Depression and anxiety in glioma patients

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Neurooncol Pract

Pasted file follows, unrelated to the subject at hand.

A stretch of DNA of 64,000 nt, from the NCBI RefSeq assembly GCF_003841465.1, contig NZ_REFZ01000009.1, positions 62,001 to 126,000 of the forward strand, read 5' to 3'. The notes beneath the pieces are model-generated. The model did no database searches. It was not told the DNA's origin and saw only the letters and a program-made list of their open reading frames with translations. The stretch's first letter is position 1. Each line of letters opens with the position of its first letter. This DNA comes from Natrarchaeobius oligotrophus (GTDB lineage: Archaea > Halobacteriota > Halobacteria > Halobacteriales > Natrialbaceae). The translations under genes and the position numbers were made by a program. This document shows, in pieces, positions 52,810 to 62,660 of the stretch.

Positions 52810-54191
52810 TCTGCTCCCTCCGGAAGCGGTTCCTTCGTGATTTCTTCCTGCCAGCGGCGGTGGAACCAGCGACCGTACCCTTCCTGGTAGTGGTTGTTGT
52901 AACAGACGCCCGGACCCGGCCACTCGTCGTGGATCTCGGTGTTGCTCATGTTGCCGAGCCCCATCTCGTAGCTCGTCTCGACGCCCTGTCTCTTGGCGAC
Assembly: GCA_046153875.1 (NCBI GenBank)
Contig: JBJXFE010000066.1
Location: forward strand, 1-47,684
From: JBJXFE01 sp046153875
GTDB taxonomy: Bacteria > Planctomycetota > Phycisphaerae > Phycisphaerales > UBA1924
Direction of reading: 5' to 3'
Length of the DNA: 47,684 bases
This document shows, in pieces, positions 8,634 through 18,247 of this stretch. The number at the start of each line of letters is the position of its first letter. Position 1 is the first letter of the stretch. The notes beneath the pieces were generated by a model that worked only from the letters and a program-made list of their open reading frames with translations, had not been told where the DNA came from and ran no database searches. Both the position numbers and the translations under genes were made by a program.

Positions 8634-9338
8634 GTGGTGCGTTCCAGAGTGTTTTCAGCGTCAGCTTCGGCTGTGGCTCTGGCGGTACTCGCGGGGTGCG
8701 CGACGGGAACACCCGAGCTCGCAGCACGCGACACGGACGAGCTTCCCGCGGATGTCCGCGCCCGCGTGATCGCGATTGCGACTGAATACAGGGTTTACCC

AbstractGlioma patients carry the burden of having both a progressive neurological disease and cancer, and may face a variety of symptoms, including depression and anxiety. These symptoms are highly prevalent in glioma patients (median point prevalence ranging from 16-41% for depression and 24-48% for anxiety when assessed by self-report questionnaires) and have a major impact on health-related quality of life and even overall survival time. A worse overall survival time for glioma patients with depressive symptoms might be due to tumor progression and/or its supportive treatment causing depressive symptoms, an increased risk of suicide or other (unknown) factors. Much is still unclear about the etiology of depressive and anxiety symptoms in glioma. These psychiatric symptoms often find their cause in a combination of neurophysiological and psychological factors, such as the tumor and/or its treatment. Although these patients have a particular idiosyncrasy, standard treatment guidelines for depressive and anxiety disorders apply, generally recommending psychological and pharmacological treatment. Only a few nonpharmacological trials have been conducted evaluating the efficacy of psychological treatments (eg, a reminiscence therapy-based care program) in this population, which significantly reduced depressive and anxiety symptoms. No pharmacological trials have been conducted in glioma patients specifically. More well-designed trials evaluating the efficacy of nonpharmacological treatments for depressive and anxiety disorders in glioma are urgently needed to successfully treat psychiatric symptoms in brain tumor patients and to improve (health-related) quality of life.

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